Major climate change milestone reached as gases behind ozone hole are cut for first time

Scientists optimistic greenhouse gases can be tackled and hole in ozone layer can be repaired

The Jungfraujoch station, in Switzerland, is part of the high-altitude Integrated Carbon Observation System and measures greenhouse gases. Photo:
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A major milestone in the fight against climate change has been achieved as greenhouse gases, which were behind the hole in the ozone layer, have dropped for the first time.

Levels of harmful hydrochlorofluorocarbons (HCFCs), or greenhouse gases, which were developed as replacements for chlorofluorocarbons (CFCs), have reduced.

The international Montreal Protocol was agreed to in 1987 and aimed to introduce controls on the production and use of ozone-depleting substances (ODS), which were once widely used in the manufacture of hundreds of products, including refrigerators, aerosol sprays, foams and packaging.

While production of CFCs has been banned globally since 2010, HCFC production and usage is still being phased out.

A study, published in the Nature Climate Change journal on Tuesday, reveals reductions have been recorded for the first time. It is a significant development, author Luke Western, Marie Curie Research Fellow at the University of Bristol's School of Chemistry, told The National.

“This is a major milestone,” he said. “Our prediction is that it will continue to decrease. If this trend continues the ozone hole will recover in about 40 years' time.

“In terms of climate change this is very significant. The biggest message this shows is that environmental policies, like the Montreal Protocol, do work. It is the first time since monitoring began in the 1980s that we have seen a reduction.”

The international study, titled Global Reduction in Harmful Greenhouse Gases and Ozone-Depleting Substances: Success of Montreal Protocol Confirmed, shows the total amount of ozone-depleting chlorine contained in all HCFCs peaked in 2021.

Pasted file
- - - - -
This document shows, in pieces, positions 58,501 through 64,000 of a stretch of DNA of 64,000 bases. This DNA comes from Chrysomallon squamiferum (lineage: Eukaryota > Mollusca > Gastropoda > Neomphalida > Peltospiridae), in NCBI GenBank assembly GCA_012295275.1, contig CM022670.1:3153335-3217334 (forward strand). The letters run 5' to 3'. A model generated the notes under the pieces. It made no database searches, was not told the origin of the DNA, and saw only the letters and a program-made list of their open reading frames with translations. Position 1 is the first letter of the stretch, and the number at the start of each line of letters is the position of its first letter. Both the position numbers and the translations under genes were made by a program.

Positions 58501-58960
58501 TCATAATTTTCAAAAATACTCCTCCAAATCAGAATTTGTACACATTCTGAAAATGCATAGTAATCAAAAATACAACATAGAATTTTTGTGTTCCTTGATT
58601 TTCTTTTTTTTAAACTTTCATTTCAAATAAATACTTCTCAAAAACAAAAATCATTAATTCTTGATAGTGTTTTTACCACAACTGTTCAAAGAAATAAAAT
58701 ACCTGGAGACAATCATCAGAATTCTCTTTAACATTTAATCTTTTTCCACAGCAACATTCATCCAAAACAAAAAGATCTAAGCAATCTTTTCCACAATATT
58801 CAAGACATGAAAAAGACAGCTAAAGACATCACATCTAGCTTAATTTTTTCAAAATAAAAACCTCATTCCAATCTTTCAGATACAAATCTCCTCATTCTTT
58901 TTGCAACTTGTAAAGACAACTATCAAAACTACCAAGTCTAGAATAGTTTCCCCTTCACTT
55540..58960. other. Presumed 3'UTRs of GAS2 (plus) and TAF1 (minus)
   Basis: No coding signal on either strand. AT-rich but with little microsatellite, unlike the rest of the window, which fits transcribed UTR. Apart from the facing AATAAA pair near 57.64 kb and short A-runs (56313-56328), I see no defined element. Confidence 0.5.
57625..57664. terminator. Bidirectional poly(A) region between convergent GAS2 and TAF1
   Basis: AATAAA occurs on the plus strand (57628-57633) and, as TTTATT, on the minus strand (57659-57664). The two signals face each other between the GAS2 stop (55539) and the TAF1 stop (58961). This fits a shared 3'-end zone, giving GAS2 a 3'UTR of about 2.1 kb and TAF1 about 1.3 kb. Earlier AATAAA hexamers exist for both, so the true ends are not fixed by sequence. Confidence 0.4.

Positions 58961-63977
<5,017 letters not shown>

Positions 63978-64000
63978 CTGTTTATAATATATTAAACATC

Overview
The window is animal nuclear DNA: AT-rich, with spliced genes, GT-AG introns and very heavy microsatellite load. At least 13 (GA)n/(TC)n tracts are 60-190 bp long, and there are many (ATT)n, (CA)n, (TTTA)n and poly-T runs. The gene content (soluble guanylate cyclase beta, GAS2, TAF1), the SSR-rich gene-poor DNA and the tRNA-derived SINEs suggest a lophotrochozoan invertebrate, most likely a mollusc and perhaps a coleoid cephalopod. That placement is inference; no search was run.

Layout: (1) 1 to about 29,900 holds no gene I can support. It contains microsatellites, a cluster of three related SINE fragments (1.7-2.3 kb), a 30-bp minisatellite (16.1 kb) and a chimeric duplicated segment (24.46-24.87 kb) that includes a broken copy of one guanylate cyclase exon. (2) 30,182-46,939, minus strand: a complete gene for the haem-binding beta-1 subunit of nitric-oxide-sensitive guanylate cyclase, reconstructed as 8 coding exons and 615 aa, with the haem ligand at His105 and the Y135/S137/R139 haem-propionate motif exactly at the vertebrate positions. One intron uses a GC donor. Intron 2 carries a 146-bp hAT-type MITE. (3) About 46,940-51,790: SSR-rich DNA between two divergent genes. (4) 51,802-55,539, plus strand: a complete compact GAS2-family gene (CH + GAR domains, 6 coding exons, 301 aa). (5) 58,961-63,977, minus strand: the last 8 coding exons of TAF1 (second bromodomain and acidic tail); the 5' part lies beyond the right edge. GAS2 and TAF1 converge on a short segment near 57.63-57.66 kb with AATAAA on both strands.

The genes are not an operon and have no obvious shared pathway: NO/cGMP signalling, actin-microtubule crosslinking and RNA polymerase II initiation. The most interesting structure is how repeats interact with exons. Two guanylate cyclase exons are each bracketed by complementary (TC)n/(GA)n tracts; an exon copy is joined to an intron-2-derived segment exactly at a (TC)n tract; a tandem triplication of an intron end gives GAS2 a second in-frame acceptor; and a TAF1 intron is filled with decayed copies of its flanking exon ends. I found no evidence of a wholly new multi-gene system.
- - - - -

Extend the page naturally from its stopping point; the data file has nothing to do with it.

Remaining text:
Although the drop between 2021 and 2023 was less than 1 per cent, it still shows HCFC emissions are heading in the right direction.

“The results are very encouraging. They underscore the great importance of establishing and sticking to international protocols,” Dr Western said.

“Their production is currently being phased out globally, with a completion date slated for 2040. In turn, these HCFCs are being replaced by non-ozone-depleting hydrofluorocarbons (HFCs) and other compounds.

“By enforcing strict controls and promoting the adoption of ozone-friendly alternatives, the protocol has successfully curbed the release and levels of HCFCs into the atmosphere.

“Without the Montreal Protocol, this success would not have been possible, so it’s a resounding endorsement of multilateral commitments to combat stratospheric ozone depletion, with additional benefits in tackling human-induced climate change. It shows the success of international co-operation and the importance of it in tackling environmental issues.”

The results rely on high-precision measurements at globally distributed atmospheric observatories, using data from the Advanced Global Atmospheric Gases Experiment and the National Atmospheric and Oceanic Administration (NOAA).

“We use highly sensitive measurement techniques and thorough protocols to ensure the reliability of these observations,” said co-author Dr Martin Vollmer, an atmospheric scientist at the Swiss Federal Laboratories for Materials Science and Technology.

Co-author Dr Isaac Vimont, a research scientist at the NOAA in the US, said environmental monitoring is imperative.

“This study highlights the critical need to be vigilant and proactive in our environmental monitoring, ensuring other controlled ozone-depleting and greenhouse gases follow a similar trend which will help to protect the planet for future generations,” he said.

In December, Nasa launched a website,, that will soon monitor locations around the world that are producing greenhouse gases.

Nasa administrator Bill Nelson revealed the details at a Future Talks event at the Museum of the Future in Dubai and said the website would use data from Nasa satellites to track greenhouse gases, which become trapped in the Earth’s atmosphere and cause the planet to heat up.

Updated: June 11, 2024, 1:25 PM